Thursday, February 2, 2012

The Culverts

This is the Turkey Point Nuclear Power Plant.   Well actually I guess that I should say the Turkey Point Electrical Generation Plant since there are also fossil fuel electrical generation here as well.   There are four electrical generating units.   The two blue structures on the left with the smokestacks behind them are the fossil fuel units designated unit 1 and unit 2.   The two round cement structures on the right are the nuclear reactors designated unit 3 and unit 4.   A lot of electrical generation here.   But what is unique about the Turkey Point plant is the cooling method of the units.    We are always use to seeing those hyperbolic-shaped cooling towers which are associated with nuclear power plants.
But at Turkey Point a cooling canal system is used.   The canal system has a shape like a giant car radiator.
The water comes out of the plant in a discharge canal which functions much like the top of a car radiator and distributes the water to the cooling canals which is like he core of the radiator where the cooling actually takes place.   Then the cooled water is collected in a return canal much like the bottom of a car radiator and is carried back to the plant to start the cycle all over again.   In the picture below you can see the temperature of the water cool as it flows from the top to the bottom of the cooling canals. 
 A very simple and effective design.   Fortunate also.    I sometimes wonder how much damage that the intense Hurricane Andrew would have done to a cooling tower.
There was a canal that was outside of the cooling canal system and had nothing to do with the cooling canals.   Since coral rock is porous and this canal is in close proximity to the cooling canal system, samples were taken from it and checked for radioactivity.   The water flow was tidal in nature.   Flowing out at low tide and flowing in at high tide.    There was three large culverts where a road passed over the canal.   This was a beautiful area and for a time was one of my favorite spots.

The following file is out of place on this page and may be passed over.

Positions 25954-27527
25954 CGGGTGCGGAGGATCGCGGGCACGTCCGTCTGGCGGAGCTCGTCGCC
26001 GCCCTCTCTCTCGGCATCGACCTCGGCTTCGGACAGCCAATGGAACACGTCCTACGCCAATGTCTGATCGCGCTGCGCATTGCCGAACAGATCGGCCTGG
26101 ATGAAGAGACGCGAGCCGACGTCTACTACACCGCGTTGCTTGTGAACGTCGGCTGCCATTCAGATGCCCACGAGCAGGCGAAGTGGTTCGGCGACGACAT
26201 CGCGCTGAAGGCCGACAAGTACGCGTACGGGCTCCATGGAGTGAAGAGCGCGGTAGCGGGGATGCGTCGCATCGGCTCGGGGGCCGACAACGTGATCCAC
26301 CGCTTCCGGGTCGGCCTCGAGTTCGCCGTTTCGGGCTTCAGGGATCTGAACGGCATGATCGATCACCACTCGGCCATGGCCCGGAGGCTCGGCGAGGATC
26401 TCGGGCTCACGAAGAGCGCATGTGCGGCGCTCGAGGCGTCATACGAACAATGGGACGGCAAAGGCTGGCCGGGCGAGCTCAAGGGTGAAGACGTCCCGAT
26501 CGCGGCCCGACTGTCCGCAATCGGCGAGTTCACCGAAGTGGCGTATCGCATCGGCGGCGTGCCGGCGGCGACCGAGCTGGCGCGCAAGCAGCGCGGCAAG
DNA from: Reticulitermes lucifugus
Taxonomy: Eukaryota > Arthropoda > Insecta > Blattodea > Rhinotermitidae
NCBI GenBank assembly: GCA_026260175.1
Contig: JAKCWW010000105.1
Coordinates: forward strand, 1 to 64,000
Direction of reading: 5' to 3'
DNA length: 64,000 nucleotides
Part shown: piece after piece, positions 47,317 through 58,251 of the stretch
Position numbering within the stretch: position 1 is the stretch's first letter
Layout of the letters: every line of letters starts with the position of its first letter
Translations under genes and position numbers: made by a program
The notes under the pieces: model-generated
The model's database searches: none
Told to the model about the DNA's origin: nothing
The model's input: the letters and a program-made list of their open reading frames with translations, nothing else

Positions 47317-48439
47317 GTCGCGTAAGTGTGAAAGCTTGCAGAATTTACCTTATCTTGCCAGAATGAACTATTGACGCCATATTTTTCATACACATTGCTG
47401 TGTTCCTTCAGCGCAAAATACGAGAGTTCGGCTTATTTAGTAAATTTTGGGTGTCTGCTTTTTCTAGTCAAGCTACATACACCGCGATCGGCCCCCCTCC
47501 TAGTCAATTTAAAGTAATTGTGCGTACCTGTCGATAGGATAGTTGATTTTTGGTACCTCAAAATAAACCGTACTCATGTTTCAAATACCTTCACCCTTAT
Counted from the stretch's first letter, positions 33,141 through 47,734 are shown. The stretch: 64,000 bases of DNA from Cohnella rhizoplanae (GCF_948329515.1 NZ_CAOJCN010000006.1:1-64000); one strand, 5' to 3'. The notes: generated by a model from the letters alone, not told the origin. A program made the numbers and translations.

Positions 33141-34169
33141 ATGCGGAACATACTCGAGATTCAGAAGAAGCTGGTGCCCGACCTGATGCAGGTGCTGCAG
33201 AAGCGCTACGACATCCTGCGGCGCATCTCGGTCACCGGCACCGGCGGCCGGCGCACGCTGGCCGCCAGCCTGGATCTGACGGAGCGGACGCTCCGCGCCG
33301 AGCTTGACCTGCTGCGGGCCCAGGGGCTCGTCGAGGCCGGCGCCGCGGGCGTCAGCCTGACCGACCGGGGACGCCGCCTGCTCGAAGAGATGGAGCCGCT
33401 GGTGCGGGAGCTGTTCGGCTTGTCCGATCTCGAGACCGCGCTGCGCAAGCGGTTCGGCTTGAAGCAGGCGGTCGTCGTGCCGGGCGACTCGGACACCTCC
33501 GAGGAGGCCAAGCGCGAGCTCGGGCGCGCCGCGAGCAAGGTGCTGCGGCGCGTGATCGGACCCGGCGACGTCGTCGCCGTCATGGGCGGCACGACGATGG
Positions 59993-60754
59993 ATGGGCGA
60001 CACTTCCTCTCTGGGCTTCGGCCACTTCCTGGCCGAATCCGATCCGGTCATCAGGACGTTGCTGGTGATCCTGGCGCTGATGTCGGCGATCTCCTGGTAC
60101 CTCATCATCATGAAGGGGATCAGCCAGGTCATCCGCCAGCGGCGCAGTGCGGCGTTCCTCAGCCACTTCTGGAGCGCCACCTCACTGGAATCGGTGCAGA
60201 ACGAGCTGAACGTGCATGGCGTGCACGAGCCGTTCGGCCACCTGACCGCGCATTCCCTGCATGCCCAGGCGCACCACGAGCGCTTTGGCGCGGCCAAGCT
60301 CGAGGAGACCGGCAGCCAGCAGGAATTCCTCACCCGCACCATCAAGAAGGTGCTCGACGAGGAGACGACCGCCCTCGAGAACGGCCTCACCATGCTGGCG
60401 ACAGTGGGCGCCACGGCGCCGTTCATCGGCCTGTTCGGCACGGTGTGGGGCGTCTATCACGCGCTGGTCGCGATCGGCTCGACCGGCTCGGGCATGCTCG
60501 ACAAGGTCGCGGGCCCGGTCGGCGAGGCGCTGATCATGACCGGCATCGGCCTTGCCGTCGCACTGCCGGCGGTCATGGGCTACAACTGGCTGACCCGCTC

I use to stand on the culverts and bend down to the waters surface to get water samples.   I had done that for about a year when I happened to mention it to one of the biologists.    He strongly recommended against standing on the culverts because there was a large 11 foot crocodile who would get up close to the culverts and grab fish in her powerful jaws as the fish were carried through the culverts by the tide.   How did they know that it was a female?   I have no idea but biologists seem to know those things.
He said that there were both alligators and crocodiles in the area but that this one was a crocodile which he said is bad because crocodiles are more aggressive than alligators.   The first time that I saw this crocodile she was in the water and only inches from the bank watching me.   Waiting for me to come close to the water like in the documentaries you see when the animals come to the water to drink and the crocodiles grab them.   And that was what this one was doing.   Waiting for me to get close.   I had no idea she was there and when I spotted her by chance I was about 10 feet from the waters edge.   Much too close for comfort.   Initially I froze for about 20 seconds and then I slowly walked backwards to the car which was near.   I jumped into the car to relax and get a breather and to give time for my blood pressure and fear levels to drop back down.   After a period of time I got back out of the car and continued my work while continuously scanning the area around me.   I was behaving just like the animals in the documentaries when they come to the river to get a drink.   They take a drink and then look around for danger, then they take another quick drink and once again look around the are for danger.   Well, that was me.   Get a sample and look around for the croc.   Get another sample and look around again for the croc.   I spotted her on two more occasions that day but she was about 20 or 30 feet away and so I wasn't as terrified as I was the first time.   After that day I always looked around about every 30 seconds for the croc when I was at the culverts.   A Crocodile Dundee I wasn't.   But as the Crocodile Dundee would say, "G'day mate".   Lew

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